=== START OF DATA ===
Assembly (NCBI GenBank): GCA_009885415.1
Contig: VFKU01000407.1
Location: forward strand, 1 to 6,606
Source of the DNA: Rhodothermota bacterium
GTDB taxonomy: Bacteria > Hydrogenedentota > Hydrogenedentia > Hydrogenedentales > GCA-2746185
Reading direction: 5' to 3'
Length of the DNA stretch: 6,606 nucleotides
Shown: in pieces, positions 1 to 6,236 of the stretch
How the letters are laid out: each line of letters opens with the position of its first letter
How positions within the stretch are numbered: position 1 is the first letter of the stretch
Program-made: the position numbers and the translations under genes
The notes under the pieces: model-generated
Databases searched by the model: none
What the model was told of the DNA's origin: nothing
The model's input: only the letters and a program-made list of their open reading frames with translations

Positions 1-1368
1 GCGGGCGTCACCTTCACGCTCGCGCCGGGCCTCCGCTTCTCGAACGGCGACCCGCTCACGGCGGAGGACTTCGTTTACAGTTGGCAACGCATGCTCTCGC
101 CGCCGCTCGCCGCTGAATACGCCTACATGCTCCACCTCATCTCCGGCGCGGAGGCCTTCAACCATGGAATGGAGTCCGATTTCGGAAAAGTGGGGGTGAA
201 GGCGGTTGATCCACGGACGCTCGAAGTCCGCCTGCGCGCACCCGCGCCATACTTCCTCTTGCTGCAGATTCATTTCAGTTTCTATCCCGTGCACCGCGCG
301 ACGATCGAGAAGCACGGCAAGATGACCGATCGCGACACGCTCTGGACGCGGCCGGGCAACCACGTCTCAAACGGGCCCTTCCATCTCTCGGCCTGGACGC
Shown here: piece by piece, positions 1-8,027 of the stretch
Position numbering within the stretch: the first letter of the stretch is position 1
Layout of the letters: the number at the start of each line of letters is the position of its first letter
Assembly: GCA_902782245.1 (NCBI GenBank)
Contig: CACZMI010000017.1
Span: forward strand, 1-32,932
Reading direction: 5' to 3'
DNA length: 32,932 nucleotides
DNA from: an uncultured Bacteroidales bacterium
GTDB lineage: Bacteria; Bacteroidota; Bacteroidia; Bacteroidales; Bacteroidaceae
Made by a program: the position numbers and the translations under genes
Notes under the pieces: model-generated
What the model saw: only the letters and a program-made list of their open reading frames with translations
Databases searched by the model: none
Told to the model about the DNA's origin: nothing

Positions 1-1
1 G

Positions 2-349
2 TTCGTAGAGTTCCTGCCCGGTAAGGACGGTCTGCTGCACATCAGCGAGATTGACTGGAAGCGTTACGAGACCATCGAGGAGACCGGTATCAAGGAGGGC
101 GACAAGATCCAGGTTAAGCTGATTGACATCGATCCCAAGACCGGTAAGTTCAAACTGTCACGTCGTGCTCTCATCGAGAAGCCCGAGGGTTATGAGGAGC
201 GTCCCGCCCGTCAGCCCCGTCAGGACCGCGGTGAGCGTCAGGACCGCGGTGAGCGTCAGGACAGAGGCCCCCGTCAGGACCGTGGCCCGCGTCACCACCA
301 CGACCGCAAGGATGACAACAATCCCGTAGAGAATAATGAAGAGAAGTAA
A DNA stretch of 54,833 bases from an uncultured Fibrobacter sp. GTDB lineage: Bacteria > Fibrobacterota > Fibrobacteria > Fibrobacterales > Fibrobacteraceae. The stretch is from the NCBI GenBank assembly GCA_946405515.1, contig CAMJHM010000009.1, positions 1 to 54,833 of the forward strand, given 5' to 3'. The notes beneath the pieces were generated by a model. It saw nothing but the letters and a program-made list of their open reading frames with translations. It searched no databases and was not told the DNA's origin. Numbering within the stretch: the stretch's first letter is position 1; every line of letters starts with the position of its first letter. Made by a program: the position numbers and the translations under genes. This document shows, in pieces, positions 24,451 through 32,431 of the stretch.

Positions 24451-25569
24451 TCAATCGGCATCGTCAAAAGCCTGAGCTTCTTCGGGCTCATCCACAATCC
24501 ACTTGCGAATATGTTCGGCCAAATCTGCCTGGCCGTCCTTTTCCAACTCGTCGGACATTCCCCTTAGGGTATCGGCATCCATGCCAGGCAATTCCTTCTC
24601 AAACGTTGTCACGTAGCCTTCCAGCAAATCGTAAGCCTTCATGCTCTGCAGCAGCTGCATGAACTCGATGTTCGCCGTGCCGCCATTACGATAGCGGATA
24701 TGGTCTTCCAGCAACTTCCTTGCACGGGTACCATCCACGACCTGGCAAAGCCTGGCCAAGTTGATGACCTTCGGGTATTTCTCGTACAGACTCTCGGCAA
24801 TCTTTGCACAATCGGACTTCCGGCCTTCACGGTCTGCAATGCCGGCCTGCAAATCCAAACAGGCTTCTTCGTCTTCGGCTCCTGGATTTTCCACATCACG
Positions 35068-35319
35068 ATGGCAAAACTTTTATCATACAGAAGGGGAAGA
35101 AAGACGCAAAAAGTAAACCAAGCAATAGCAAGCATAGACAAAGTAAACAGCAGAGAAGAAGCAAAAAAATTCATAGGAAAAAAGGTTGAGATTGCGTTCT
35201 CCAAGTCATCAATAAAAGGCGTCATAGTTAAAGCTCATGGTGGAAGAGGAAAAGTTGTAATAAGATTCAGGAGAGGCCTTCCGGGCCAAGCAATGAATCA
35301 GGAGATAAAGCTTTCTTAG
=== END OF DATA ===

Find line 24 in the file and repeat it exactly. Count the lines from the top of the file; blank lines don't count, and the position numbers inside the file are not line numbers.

Assembly: GCA_902782245.1 (NCBI GenBank)